The Friday night I spent here, I got to see this guy sing some original songs, Bob Dylan covers, and old French songs all the while playing both the acoustic guitar and harmonica. During the performance, I also met a regular 禾苗 who is currently getting her graduate degree at Beijing University in Art History (a rarity in the usual financial, political, or science related degrees of China). The next day, she took a friend and I, in her "very dirty, dinged up, blue car," to a bunch of art galleries next to the famous art district 798 and dinner afterwards. There are promises of future 地道 (dì dao-authentic) adventures, cooking, and of course... art.
Unfortunately, my camera can get fickle at times so excuse the lack of quality and excessive redness in some of the photographs!
This fish was by far the best dish of the night!
I didn't order so I don't know any of the names... but I can tell you that this fish had a chili pepper sauce that was a little sweet with a kick to it!
Salt & Pepper Beef and Sautéed Vegetables
By dusk, we had gone to 6 or 7 different gallery openings! We fell a little short of our goal to hit every single opening of the day: 10.
This piece was an installation called "nightmare." It's a critique on the stress put onto young kids whose only way of distinguishing themselves is solely through schoolwork within the Chinese educational system. The plexiglass statue of the girl is standing in over 8000 lbs of actual exam and work books collected from young Chinese students across the country!
There is my new friend reading the materials on the art gallery.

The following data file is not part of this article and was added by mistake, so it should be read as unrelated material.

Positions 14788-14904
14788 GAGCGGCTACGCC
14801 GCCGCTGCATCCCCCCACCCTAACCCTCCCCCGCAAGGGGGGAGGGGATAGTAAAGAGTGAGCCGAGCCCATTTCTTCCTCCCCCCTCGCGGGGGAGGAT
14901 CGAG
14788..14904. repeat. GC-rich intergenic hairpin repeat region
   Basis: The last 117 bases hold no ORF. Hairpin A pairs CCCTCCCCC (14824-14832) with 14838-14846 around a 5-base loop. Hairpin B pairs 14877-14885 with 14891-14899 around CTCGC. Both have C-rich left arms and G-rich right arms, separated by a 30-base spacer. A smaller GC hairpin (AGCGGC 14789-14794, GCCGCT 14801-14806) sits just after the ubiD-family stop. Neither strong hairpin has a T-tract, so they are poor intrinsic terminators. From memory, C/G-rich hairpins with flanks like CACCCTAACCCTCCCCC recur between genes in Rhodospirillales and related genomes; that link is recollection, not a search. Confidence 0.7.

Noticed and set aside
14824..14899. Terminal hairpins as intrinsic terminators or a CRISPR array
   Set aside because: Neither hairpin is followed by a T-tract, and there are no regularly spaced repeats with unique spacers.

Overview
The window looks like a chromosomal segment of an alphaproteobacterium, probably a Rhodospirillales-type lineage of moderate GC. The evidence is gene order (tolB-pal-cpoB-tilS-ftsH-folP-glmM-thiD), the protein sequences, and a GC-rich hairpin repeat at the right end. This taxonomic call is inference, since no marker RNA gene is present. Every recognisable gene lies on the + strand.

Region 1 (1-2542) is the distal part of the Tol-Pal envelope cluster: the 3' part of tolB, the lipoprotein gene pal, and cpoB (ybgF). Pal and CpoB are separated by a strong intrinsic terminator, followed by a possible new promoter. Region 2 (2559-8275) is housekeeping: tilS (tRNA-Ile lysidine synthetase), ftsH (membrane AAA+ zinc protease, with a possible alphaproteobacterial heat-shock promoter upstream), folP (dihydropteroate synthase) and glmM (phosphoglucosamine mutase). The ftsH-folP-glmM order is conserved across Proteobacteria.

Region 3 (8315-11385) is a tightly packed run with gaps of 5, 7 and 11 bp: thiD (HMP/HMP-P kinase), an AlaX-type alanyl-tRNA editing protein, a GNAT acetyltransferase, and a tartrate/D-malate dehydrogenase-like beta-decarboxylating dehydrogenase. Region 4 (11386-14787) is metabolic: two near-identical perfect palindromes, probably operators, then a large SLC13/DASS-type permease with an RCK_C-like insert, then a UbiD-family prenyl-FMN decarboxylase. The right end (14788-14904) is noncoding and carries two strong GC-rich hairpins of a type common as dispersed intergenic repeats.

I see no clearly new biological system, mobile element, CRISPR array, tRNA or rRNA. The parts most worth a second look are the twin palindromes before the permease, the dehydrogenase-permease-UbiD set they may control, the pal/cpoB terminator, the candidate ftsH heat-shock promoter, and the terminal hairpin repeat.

(This is one long, physically continuous, record of film & cinema in China)

A staple and the most famous dish of Beijing food culture is almost without a doubt roasted duck (or as known in American restaurants--Peking Duck). Our program coordinator, newfound friend & gourmand, 小池 xiaochi, brought us to a restaurant that specializes in this delicacy. Upon walking in, you can see through a glass window the ducks being slowly roasted and chefs hard at work. We had an entire feast before the duck even arrived at the table!

The Chinese almost always have a soup with a meal! This was a simple soup with shrimp, needle mushroom, and green onion.
Stir-Fried Tofu with ground pork in chili sauce: 麻婆豆腐 mápódòufu, one of the most popular Szechuan dishes
Stir-Fried Green Beans with Minced Chicken, Sesame, and Chili Peppers

Eggplant in a sort of plum sauce... incredibly delicious!

Chicken in a Pepper Sauce with Green Onions

Tofu Skin with Sweet Peppers and Onions

Chicken in a sea of Chili Peppers and Sesame Seeds
(This was one of my favorite dishes of the night!)

I remember it was tasty...
Lotus Root with Sticky Rice!! This is a very sweet and delicious dish

Tofu & Peanuts cooked in a Vinegar-Peanut sauce

Vegetarian Spring Rolls
Pan-Fried Dumplings
Egg Rolls

We were all quite full when this was placed on the table's lazy susan. When eating roast duck, the Beijing way is to wrap it in a small "pancake" (a thinner, smaller, & softer tortilla) with cucumbers, onions, and plum sauce. You can make this in any way you want! They even provided blueberry jam and pop rocks (yes, the candy...) for those with a sweet tooth! I was happily surprised to discover how delicious it was!
The waiter cuts the duck table-side
The skin is thin and crispy. It tastes like honey and eating the crispiest parts is reminiscent of eating thin pieces of toffee!
From this view, you can see the "pancakes" and even the pop rocks (on the left side)
Beijing is proving to be quite the experience while meeting a lot of new people. I'm trying to be adventurous and try more new foods! I plan to have a post on my university's cafeterias so everyone can get an idea of what daily life is like for me. Life is good and relatively busy in the far east. Learning a language is no easy task. But what would life be without a challenge? I wish thee, from my parents in America to my friends in Europe and Africa, the best of days! I hope you live well, eat well.